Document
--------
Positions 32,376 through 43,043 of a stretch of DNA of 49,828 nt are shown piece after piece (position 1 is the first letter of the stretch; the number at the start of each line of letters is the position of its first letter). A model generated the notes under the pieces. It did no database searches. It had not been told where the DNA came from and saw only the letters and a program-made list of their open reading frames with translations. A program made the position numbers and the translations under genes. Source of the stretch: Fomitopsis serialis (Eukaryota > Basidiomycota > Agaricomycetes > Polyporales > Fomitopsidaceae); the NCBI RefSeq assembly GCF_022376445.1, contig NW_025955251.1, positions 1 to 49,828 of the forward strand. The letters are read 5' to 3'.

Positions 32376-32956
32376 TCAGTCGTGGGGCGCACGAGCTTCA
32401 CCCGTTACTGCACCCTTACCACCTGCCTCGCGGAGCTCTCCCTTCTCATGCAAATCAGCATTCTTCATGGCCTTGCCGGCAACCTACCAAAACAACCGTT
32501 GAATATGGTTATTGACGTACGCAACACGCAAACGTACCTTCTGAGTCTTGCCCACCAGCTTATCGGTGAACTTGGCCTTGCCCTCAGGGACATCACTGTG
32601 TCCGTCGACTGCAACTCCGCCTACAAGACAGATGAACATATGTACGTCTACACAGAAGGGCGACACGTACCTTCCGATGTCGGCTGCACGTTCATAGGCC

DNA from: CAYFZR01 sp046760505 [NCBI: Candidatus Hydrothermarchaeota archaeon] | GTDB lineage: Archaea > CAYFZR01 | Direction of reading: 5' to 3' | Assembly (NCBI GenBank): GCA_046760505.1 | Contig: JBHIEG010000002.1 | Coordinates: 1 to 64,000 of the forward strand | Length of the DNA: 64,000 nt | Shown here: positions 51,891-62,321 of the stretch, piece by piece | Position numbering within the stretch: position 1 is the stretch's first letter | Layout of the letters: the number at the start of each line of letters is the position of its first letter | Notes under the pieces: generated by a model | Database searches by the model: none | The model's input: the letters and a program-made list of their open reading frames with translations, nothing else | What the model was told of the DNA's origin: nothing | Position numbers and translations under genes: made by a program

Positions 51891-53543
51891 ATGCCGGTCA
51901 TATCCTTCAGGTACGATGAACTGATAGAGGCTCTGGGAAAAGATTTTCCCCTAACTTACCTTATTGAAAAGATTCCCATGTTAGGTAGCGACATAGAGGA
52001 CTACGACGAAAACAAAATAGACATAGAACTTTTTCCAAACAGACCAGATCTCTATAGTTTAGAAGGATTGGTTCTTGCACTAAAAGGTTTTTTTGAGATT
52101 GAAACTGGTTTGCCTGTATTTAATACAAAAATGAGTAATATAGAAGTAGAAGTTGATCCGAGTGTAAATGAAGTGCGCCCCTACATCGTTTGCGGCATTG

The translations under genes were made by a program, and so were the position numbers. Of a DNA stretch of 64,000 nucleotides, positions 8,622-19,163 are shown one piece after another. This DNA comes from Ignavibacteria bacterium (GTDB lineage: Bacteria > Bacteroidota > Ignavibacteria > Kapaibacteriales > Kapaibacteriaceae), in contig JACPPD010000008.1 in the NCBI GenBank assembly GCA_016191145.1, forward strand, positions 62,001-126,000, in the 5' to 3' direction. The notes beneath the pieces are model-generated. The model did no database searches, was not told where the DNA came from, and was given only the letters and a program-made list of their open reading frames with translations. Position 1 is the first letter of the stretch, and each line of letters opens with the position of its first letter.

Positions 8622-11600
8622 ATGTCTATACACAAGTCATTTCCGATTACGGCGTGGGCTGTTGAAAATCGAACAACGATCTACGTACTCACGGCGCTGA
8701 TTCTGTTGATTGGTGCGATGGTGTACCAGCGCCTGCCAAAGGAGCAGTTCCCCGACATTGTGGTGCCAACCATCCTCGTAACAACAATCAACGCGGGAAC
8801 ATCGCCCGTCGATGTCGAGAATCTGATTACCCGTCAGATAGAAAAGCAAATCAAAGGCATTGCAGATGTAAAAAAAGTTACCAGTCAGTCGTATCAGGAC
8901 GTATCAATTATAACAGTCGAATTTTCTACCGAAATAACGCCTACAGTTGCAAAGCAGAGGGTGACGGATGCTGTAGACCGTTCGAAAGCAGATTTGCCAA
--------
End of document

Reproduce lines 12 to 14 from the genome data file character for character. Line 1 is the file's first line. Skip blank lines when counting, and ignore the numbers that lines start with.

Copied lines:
52101 GAAACTGGTTTGCCTGTATTTAATACAAAAATGAGTAATATAGAAGTAGAAGTTGATCCGAGTGTAAATGAAGTGCGCCCCTACATCGTTTGCGGCATTG

The translations under genes were made by a program, and so were the position numbers. Of a DNA stretch of 64,000 nucleotides, positions 8,622-19,163 are shown one piece after another. This DNA comes from Ignavibacteria bacterium (GTDB lineage: Bacteria > Bacteroidota > Ignavibacteria > Kapaibacteriales > Kapaibacteriaceae), in contig JACPPD010000008.1 in the NCBI GenBank assembly GCA_016191145.1, forward strand, positions 62,001-126,000, in the 5' to 3' direction. The notes beneath the pieces are model-generated. The model did no database searches, was not told where the DNA came from, and was given only the letters and a program-made list of their open reading frames with translations. Position 1 is the first letter of the stretch, and each line of letters opens with the position of its first letter.

Positions 8622-11600